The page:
“[A level] 1 can make most of their own decisions, a level 2 isn’t able to make decisions and needs direction from someone,” explained Tammy Leonard, a spokeswoman for the IDPH.
In addition, an employee of the facility allegedly confirmed to IDPH inspectors that this was not the first time this had happened between the residents in the last two years.
In fact, the statement reports, the inspectors found medical records dated from May 19, 2004 regarding inappropriate sexual behavior between these two patients.
Slow to diagnose broken bone
In the second case, the resident, a female, suffers from Alzheimer’s disease and arthritis, and is “very confused and cannot communicate her needs and discomfort consistently,” the report states.
According to the IDPH, the facility’s failure to investigate her knee swelling resulted in “periods of prolonged pain and finally being diagnosed with a fractured femur.”
The fracture was diagnosed on Feb. 16, 2005. However, the report reveals the patient began to complain about the pain on Feb. 11 and was given Ibuprofen.
By Feb. 13, the report states that witnesses told a staff member the patient was “grimacing” and the “left knee and thigh were very swollen and discolored.”
Pavillion staff allegedly only started looking at the condition on Feb. 14, when a nurse noticed the swelling and bruising, but it wasn’t until Feb. 15 that the X-rays were checked and the fracture identified.
On Feb. 16, as a result of the alleged neglect, the IDPH states that the patient was hospitalized and needed surgery for open reduction and internal fixation of the femur.
Flaherty said the fines should not diminish people’s confidence in the institution, adding that the facility learns from its mistakes and is always striving to protect its residents.
“We are a facility that practices continuous quality improvement,” she said. “We always work for the safety of our patients, we always try to keep our patients safe, we don’t put the patients in a situation where they would be in danger.”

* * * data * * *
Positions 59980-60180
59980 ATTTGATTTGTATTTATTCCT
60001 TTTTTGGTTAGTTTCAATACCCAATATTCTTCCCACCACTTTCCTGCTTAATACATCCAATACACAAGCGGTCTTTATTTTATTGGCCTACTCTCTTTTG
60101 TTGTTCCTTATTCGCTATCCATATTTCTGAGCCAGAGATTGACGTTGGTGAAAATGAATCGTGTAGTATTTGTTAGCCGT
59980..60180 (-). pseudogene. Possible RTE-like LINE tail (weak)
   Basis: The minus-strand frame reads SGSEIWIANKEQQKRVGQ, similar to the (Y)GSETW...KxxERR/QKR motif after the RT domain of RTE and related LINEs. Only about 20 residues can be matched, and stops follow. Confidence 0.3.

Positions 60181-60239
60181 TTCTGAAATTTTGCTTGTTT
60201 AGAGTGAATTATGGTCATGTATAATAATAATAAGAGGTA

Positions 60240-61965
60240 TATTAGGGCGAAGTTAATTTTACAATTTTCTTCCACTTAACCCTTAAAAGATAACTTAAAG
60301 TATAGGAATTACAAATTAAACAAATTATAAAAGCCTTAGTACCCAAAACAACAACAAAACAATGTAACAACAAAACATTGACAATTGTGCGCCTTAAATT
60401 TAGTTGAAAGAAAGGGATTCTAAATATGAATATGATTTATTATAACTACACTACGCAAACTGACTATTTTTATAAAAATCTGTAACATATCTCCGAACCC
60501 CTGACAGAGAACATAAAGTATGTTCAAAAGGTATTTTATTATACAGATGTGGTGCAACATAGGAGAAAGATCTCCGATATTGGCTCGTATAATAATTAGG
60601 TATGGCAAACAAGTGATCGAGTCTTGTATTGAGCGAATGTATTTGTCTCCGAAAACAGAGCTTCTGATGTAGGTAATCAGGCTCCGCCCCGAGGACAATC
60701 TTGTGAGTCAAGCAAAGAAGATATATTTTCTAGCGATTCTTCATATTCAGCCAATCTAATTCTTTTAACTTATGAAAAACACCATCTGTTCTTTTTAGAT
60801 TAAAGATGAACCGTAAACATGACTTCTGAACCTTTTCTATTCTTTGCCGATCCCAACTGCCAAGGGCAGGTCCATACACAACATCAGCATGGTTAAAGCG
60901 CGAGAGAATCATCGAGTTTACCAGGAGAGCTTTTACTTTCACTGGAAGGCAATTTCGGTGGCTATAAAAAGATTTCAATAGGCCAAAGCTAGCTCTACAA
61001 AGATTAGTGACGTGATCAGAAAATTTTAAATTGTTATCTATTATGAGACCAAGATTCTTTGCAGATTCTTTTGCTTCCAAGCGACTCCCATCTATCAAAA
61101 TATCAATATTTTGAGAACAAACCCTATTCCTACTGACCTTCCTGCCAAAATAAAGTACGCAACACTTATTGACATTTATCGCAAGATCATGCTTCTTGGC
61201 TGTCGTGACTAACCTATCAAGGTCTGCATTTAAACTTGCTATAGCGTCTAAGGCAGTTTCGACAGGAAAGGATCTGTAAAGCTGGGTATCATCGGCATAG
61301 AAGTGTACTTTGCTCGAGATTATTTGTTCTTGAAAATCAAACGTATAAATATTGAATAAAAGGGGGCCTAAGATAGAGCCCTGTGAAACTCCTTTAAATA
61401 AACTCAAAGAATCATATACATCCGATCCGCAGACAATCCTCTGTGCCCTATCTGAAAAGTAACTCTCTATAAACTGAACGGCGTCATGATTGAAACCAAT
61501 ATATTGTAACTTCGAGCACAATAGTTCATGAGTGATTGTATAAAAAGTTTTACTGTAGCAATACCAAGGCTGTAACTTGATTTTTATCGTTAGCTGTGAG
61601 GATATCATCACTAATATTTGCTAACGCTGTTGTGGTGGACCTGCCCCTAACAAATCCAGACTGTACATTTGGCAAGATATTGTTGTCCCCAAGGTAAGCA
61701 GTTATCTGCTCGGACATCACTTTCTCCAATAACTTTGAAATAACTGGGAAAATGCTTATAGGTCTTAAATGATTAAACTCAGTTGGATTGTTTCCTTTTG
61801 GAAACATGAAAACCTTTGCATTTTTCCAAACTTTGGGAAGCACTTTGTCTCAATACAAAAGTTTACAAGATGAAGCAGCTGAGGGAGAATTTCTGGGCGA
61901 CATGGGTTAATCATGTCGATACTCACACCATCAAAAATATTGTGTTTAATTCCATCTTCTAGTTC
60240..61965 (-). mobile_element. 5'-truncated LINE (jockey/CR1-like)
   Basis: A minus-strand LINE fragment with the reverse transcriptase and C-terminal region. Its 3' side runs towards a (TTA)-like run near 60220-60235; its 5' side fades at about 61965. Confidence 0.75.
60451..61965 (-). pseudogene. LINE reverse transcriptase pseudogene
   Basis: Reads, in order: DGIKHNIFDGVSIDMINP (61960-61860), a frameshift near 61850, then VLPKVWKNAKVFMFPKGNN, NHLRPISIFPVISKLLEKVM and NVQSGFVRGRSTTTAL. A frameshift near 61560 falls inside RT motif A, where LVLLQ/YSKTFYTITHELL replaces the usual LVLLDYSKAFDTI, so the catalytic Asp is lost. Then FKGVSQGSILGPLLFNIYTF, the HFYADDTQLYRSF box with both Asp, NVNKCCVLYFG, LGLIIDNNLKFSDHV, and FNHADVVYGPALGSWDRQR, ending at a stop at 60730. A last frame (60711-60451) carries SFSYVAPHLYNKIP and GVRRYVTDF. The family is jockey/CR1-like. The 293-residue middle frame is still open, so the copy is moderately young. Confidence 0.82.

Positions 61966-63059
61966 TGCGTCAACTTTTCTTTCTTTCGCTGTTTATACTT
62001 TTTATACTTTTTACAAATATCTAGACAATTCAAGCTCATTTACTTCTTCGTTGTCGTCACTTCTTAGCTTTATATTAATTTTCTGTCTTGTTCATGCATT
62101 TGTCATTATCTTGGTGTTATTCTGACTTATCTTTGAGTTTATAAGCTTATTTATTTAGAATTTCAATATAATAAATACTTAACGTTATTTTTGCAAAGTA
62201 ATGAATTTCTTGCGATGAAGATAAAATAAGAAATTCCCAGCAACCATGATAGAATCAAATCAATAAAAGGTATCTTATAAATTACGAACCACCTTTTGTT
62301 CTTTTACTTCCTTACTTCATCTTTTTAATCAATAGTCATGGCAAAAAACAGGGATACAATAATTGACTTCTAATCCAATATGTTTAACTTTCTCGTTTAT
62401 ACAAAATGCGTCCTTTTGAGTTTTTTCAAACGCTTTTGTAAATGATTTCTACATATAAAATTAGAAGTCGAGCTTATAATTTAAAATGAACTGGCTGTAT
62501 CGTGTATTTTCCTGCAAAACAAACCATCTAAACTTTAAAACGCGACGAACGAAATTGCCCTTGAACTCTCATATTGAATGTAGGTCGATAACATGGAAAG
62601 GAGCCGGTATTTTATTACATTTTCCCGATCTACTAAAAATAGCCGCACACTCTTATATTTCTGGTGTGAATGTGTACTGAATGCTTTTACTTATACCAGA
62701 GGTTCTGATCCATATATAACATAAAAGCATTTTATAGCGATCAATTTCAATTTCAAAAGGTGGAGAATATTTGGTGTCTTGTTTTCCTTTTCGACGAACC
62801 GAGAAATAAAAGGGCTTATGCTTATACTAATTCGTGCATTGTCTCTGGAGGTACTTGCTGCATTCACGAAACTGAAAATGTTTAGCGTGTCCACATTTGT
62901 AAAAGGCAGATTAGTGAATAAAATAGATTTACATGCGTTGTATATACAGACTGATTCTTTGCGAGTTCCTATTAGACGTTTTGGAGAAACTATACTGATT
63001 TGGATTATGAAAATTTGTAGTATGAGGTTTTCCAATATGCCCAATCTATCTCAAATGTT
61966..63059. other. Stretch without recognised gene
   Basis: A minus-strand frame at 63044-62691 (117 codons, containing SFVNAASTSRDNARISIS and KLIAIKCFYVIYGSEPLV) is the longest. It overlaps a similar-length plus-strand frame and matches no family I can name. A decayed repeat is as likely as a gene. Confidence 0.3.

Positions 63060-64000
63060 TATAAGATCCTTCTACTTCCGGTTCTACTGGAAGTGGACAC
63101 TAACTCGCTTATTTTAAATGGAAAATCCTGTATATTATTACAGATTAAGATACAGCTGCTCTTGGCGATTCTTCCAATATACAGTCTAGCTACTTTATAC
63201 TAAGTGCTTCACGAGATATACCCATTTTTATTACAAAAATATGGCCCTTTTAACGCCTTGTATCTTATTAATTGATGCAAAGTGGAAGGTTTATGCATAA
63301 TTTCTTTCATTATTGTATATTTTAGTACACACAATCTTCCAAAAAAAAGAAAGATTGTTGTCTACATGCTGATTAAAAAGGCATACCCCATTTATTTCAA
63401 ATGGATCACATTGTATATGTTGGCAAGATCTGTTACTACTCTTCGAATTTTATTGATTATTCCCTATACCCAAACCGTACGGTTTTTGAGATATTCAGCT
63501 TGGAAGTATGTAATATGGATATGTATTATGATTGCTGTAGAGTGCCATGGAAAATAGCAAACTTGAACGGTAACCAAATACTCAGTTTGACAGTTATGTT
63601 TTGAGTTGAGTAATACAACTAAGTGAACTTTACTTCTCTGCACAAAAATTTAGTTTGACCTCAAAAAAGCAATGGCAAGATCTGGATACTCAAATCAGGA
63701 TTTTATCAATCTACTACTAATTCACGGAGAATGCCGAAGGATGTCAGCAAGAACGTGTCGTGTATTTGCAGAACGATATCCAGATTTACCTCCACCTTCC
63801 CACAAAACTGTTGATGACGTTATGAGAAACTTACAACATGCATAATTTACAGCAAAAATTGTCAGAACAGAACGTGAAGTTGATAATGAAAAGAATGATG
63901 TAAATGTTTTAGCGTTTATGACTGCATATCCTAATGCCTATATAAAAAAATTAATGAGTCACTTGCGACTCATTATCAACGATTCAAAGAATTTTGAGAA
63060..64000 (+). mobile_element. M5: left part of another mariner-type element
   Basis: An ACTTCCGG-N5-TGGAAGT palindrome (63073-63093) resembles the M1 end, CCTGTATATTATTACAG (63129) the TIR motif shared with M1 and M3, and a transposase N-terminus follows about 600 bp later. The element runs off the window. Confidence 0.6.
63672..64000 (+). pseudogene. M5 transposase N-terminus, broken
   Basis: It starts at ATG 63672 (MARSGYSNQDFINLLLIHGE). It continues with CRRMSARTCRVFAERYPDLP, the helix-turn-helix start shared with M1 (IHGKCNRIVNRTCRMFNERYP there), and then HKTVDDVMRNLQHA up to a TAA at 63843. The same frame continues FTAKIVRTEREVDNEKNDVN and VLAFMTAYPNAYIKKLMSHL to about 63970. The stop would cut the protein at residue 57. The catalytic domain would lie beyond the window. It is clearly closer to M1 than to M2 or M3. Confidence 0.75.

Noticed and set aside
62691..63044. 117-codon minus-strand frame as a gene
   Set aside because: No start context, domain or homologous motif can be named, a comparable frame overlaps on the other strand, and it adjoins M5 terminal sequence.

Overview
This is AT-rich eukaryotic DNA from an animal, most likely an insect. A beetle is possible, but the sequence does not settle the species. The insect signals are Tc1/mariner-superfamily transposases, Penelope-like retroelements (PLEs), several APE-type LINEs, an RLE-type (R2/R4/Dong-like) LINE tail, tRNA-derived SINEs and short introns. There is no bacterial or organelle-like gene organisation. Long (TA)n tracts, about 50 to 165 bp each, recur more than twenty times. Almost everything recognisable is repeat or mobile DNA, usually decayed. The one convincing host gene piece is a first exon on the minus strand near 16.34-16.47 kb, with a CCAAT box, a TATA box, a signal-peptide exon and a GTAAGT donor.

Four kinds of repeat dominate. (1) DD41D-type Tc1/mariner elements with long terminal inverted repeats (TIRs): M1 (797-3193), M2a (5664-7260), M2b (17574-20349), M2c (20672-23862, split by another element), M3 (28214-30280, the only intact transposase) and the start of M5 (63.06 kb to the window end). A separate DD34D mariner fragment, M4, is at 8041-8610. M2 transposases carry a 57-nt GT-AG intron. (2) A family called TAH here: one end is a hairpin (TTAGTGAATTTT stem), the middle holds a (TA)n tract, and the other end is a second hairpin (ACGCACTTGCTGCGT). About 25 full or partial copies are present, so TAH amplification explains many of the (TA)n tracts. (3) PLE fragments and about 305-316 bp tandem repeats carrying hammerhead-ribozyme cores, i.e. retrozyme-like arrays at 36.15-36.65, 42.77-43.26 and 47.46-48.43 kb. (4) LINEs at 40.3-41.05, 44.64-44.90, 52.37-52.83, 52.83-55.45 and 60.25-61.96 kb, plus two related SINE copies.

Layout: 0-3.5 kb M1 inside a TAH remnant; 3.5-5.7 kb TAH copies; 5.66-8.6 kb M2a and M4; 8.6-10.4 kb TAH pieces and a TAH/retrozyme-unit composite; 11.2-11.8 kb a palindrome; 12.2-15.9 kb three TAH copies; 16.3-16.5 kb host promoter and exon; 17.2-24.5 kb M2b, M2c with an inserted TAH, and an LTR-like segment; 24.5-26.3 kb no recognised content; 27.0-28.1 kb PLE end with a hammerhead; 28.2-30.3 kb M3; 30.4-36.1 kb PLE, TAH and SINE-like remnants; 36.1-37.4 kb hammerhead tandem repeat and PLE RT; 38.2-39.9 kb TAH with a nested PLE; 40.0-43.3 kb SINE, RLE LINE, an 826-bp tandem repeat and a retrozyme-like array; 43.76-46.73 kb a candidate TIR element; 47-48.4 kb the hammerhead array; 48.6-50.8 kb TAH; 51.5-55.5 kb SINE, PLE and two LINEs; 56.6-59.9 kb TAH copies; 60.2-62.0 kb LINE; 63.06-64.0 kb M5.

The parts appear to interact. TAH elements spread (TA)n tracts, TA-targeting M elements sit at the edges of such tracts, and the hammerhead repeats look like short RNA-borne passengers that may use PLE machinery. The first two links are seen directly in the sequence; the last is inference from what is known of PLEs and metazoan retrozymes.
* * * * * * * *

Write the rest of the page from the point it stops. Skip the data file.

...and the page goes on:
In addition, Leonard said the IDPH will also continue annual inspections of all facilities.
“Our goal isn’t to put places out of business; our goal is to ensure that they are meeting the health and safety needs of their residents,” she said. “We will go back out and make sure they are in compliance, and we annually inspect all of our long term facilities in our state. [We] are in every facility at least once annually.”
Also fined were Alden Heather Rehab and Health Care Center, Harvey; Aspire Eastern, Bellwood; the Glen Bridge Nursing and Rehabilitation Center, Niles; Glenshire Nursing and Rehabilitation Center, Richton Park; Good Samaritan Nursing Home, Knoxville; Hampton Plaza Nursing and Rehabilitation Center, Niles; Lakeview Living Center, Chicago; Lebanon Terrace, Lebanon; Palos Hills Extended Care, Palos Hills; Ponds of Wealshire, Lincolnshire; Provena Cor Marine Center, Rockford; Shawnee Christian Nursing Center, Herrin; and Vermilion Manor Nursing Home, Danville.